AL-ULA (Saudi Arabia) • Bathed in light, musicians belt out melodies among pre-Islamic desert ruins in north-western Saudi Arabia, a heritage trove at the centre of efforts to put the reclusive kingdom on the tourism map.
"Winter at Tantora" is the latest music carnival in the Islamic kingdom, where such events were unheard of just two years ago. It is hosted by the Al-Ula governorate, where Nabatean tombs and art are chiselled into caramel-hued rock.
Spread over eight weekends until Feb 9, the main events are held in an auditorium made of mirrored glass that has drawn international artists, including Lebanese singer Majida El Roumi and French classical violinist Renaud Capucon.
And it shines a spotlight on a long-isolated area seen widely as an open-air museum.
"Saudi Arabia is turning a new page," said Mr Zainab al-Kadadi, 29, a Riyadh-based banker. He attended a musical weekend that included a tour of an Ottoman-era train station and sand dune bashing, a sport that involves driving across challenging desert landscapes.
The festival is seen as a soft opening of Al-Ula, an area being touted as the centrepiece of Saudi attractions, as the conservative petro-state prepares to open up to international tourists.
Building a tourism industry from scratch is at the heart of an ambitious government plan to prepare the Arab world's biggest economy for a post-oil era, a mission fraught with challenges. The kingdom forbids alcohol and has a strict social code.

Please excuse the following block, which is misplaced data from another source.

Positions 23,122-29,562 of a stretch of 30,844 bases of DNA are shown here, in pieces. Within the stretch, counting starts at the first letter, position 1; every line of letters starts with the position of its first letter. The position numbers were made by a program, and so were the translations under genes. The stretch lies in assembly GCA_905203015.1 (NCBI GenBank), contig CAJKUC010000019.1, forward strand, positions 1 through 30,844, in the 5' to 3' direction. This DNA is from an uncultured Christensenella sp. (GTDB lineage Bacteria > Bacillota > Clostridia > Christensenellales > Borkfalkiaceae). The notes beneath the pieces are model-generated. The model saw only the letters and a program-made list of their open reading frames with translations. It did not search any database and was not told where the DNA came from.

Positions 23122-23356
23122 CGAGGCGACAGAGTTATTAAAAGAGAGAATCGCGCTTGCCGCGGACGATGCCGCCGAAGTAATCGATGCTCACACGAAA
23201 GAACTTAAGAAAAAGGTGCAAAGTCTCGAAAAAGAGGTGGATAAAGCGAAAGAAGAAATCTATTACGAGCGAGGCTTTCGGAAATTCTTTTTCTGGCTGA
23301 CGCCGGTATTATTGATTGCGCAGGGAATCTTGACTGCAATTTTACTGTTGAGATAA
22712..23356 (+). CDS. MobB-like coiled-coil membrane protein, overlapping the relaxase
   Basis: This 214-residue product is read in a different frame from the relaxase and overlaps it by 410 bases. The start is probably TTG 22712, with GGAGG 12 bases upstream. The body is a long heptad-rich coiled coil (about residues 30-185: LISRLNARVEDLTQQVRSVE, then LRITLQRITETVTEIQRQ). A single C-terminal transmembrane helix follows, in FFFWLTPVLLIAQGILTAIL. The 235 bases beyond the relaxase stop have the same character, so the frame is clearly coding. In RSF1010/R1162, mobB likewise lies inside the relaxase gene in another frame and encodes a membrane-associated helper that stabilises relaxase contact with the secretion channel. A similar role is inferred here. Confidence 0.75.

Recent events that drew international censure - notably the gruesome murder last year of critic Jamal Khashoggi and a sweeping crackdown on dissent - appear to have made the challenge more acute.
"Saudi Arabia has great tourism potential but after what happened, it's hard to come here and say 'Everything is wow, everything is amazing'," said a Westerner who was among a group of global social media influencers invited by the kingdom for an all-expenses-paid trip to Al-Ula.
Saudi Arabia is seeking to preserve heritage sites that predate the Prophet Muhammad's life in the seventh century.
The sites have long been neg-lected or vandalised because glorifying them is considered blasphemous by religious conservatives.
With French support in Al-Ula, archaeological teams are undertaking a massive survey of key sites.
Five-star resorts are being planned to accommodate tourists and Al-Ula is expected to fully open up to foreign tourists within three to five years, said an official from the Royal Al-Ula Commission.